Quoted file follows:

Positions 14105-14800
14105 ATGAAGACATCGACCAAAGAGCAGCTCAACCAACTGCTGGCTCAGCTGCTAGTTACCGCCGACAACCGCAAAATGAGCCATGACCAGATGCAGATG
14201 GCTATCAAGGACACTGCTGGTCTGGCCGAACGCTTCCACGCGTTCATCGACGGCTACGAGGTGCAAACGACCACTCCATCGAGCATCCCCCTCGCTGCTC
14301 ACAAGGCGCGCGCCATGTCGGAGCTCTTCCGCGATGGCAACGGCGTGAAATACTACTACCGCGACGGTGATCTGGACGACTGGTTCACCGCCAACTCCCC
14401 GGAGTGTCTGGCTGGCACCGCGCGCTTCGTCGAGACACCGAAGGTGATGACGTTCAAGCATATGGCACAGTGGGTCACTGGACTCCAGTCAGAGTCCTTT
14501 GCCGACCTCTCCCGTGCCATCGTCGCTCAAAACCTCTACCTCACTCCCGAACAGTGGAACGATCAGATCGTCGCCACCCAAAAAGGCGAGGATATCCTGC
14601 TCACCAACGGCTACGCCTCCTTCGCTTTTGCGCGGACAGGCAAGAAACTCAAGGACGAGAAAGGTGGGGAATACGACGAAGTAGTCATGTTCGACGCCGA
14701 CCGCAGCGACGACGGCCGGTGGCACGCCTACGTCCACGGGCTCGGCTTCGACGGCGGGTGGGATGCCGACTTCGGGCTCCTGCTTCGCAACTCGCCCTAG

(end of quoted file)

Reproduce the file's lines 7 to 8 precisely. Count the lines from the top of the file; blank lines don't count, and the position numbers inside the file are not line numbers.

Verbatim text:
14601 TCACCAACGGCTACGCCTCCTTCGCTTTTGCGCGGACAGGCAAGAAACTCAAGGACGAGAAAGGTGGGGAATACGACGAAGTAGTCATGTTCGACGCCGA
14701 CCGCAGCGACGACGGCCGGTGGCACGCCTACGTCCACGGGCTCGGCTTCGACGGCGGGTGGGATGCCGACTTCGGGCTCCTGCTTCGCAACTCGCCCTAG